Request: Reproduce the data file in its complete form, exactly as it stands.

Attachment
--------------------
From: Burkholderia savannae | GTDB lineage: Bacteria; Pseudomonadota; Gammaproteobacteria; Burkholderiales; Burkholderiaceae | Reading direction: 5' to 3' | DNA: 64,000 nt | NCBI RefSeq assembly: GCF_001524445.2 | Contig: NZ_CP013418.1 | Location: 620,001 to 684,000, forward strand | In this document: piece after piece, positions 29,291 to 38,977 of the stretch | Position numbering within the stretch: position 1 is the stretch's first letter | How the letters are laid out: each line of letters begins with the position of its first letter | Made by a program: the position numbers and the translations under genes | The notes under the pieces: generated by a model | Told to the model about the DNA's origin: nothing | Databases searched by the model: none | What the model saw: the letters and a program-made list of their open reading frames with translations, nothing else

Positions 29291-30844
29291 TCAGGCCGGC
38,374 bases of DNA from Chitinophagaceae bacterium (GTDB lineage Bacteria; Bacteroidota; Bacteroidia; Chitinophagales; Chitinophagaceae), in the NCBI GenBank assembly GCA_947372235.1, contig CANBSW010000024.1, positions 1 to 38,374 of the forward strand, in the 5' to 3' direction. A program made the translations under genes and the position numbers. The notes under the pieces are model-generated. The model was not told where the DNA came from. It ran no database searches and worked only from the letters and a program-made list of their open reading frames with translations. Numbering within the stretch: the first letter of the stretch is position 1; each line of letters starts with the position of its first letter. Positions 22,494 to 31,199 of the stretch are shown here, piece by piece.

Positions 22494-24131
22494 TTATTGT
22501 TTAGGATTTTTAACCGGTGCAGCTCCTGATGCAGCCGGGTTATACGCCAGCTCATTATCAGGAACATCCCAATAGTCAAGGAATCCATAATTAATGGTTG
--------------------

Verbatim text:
From: Burkholderia savannae | GTDB lineage: Bacteria; Pseudomonadota; Gammaproteobacteria; Burkholderiales; Burkholderiaceae | Reading direction: 5' to 3' | DNA: 64,000 nt | NCBI RefSeq assembly: GCF_001524445.2 | Contig: NZ_CP013418.1 | Location: 620,001 to 684,000, forward strand | In this document: piece after piece, positions 29,291 to 38,977 of the stretch | Position numbering within the stretch: position 1 is the stretch's first letter | How the letters are laid out: each line of letters begins with the position of its first letter | Made by a program: the position numbers and the translations under genes | The notes under the pieces: generated by a model | Told to the model about the DNA's origin: nothing | Databases searched by the model: none | What the model saw: the letters and a program-made list of their open reading frames with translations, nothing else

Positions 29291-30844
29291 TCAGGCCGGC
38,374 bases of DNA from Chitinophagaceae bacterium (GTDB lineage Bacteria; Bacteroidota; Bacteroidia; Chitinophagales; Chitinophagaceae), in the NCBI GenBank assembly GCA_947372235.1, contig CANBSW010000024.1, positions 1 to 38,374 of the forward strand, in the 5' to 3' direction. A program made the translations under genes and the position numbers. The notes under the pieces are model-generated. The model was not told where the DNA came from. It ran no database searches and worked only from the letters and a program-made list of their open reading frames with translations. Numbering within the stretch: the first letter of the stretch is position 1; each line of letters starts with the position of its first letter. Positions 22,494 to 31,199 of the stretch are shown here, piece by piece.

Positions 22494-24131
22494 TTATTGT
22501 TTAGGATTTTTAACCGGTGCAGCTCCTGATGCAGCCGGGTTATACGCCAGCTCATTATCAGGAACATCCCAATAGTCAAGGAATCCATAATTAATGGTTG